The Dialogic Nature of Signs

Course Description


We may define “dialogue” as external or internal discourse where the word of the other, not necessarily of another person, interferes with one’s own word. It is also a genre of discourse. Philosophers such as Charles S. Peirce and Mikhail Bakhtin consider dialogue as the modality itself of thought.
A distinction must be drawn between purely substantial dialogism – or substantial dialogicality – and purely formal dialogism – or formal dialogicality.
Substantial dialogism is not determined by the dialogic form of the text, i. e. formal dialogism, but by the degree of dialogism in that text which may or may not assume the form of a dialogue. In other words, substantial dialogism is determined by the higher or lower degree of opennes towards alterity.

Lectures

  1. Dialogue and Alterity – part 1 (PDF)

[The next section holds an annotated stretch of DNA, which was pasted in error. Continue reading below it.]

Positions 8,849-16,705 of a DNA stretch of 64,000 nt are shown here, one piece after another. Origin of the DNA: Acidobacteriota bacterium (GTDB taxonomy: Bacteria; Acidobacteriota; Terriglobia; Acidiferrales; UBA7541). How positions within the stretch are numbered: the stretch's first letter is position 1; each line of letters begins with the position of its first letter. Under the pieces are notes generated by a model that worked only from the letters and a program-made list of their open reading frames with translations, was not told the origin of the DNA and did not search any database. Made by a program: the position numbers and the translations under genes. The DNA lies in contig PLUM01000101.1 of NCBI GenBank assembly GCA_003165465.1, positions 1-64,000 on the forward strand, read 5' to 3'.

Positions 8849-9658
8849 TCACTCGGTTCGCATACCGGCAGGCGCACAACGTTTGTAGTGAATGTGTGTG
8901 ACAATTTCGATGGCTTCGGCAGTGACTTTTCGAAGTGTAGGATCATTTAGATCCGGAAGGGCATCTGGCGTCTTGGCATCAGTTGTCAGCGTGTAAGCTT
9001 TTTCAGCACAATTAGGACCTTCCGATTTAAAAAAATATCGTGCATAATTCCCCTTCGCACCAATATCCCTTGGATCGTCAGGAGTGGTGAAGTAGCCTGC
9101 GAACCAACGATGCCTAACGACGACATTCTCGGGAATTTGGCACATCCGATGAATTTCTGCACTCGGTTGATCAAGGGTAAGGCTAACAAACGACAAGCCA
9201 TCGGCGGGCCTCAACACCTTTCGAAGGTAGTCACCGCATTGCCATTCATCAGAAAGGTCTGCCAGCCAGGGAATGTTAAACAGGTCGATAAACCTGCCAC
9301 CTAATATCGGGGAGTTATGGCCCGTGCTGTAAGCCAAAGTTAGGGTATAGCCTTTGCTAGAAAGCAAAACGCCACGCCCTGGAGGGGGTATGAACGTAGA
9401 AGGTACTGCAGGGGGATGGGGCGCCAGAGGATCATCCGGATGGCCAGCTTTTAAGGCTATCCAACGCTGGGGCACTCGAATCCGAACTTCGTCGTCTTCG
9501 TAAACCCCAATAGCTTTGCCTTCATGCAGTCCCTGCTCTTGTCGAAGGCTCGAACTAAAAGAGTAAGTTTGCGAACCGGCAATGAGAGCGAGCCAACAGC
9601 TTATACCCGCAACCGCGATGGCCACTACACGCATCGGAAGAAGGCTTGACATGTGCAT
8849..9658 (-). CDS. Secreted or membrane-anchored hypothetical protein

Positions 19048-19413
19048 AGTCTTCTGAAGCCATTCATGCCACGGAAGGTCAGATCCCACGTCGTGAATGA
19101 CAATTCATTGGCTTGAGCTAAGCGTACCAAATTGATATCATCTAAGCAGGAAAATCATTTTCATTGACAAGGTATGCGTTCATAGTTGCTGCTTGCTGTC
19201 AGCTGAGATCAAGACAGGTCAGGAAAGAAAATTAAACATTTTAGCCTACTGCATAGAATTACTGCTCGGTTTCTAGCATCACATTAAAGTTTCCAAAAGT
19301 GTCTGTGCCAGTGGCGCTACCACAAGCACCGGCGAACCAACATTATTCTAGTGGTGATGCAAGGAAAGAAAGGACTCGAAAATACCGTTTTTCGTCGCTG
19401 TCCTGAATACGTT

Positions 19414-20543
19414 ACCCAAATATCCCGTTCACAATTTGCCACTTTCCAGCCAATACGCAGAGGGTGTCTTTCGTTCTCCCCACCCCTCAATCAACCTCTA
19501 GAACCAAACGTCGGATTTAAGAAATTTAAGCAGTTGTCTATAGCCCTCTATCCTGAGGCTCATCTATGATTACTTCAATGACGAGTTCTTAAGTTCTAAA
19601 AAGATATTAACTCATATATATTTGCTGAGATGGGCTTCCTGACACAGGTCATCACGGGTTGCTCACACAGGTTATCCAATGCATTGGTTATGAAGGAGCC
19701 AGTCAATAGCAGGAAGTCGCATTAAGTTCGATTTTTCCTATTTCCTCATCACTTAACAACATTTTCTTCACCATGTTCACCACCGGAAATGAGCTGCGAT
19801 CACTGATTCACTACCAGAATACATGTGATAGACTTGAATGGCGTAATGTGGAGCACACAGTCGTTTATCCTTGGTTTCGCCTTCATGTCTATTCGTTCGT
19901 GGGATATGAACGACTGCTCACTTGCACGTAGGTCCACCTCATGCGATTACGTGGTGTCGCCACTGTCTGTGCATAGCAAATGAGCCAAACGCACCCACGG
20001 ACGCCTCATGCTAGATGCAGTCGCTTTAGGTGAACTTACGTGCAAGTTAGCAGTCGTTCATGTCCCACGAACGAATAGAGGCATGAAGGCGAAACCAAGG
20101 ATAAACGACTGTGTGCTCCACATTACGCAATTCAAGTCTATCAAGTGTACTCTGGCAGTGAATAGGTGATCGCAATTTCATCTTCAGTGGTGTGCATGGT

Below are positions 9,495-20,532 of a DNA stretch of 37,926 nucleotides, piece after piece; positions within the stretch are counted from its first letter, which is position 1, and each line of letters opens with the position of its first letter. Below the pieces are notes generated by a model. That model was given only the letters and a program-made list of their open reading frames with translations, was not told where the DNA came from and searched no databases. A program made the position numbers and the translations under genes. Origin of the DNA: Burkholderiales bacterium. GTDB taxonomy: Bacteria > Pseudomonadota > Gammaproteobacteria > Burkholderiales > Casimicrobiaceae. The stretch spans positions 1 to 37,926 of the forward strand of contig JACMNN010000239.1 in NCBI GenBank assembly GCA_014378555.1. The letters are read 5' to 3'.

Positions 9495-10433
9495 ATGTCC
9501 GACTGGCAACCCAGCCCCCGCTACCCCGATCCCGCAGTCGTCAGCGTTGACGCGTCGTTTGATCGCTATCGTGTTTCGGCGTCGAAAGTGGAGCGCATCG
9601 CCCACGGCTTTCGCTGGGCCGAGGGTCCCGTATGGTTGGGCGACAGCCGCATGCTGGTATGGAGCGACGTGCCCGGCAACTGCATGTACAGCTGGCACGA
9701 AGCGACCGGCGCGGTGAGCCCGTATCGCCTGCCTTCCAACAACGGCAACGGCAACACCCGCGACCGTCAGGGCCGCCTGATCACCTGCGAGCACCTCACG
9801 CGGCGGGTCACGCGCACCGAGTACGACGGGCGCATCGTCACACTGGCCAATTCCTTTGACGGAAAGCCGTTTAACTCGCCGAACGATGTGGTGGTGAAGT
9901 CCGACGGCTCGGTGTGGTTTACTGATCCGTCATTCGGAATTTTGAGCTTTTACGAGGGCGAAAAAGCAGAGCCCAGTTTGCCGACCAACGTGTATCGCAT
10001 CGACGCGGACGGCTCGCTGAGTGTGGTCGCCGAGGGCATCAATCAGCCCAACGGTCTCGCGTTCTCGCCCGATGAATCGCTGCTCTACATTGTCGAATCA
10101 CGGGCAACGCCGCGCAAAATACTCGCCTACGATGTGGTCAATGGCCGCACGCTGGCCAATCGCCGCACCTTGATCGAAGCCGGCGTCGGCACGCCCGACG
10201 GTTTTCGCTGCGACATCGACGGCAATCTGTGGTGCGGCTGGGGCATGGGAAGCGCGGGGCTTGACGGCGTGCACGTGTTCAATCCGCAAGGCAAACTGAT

Dialogue and dialogism: formal and substantial dialogue

  2. Dialogue and Alterity – part 2 (PDF)

    Dialogue in “dialogue genre”, external and internal discourse, utterance, and individual word

  3. Dialogue and Sign – part 1 (PDF)

    The sign as something which calls for a certain response, according to another something, i. e. the interpretant

  4. Dialogue and Sign – part 2 (PDF)

    The sign is firstly an interpretant, that is, a response

  5. Logic as Dia-logic (PDF)

    a. Alterity and dialogism in semiosis and argumentation b. Degrees of alterity in deduction, induction and abduction

  6. Dialogism and Biosemiosis – part 1 (PDF)

    Dialogism, modeling and communication in semiosis

  7. Dialogism and Biosemiosis – part 2 (PDF)

    Bakhtinian dialogism and biosemiosis

  8. For a Critique of Dialogic Reason (PDF)

    a. Dialogue and dialectics b. Dialogism in Bodies and Signs

  9. Bibliography (PDF)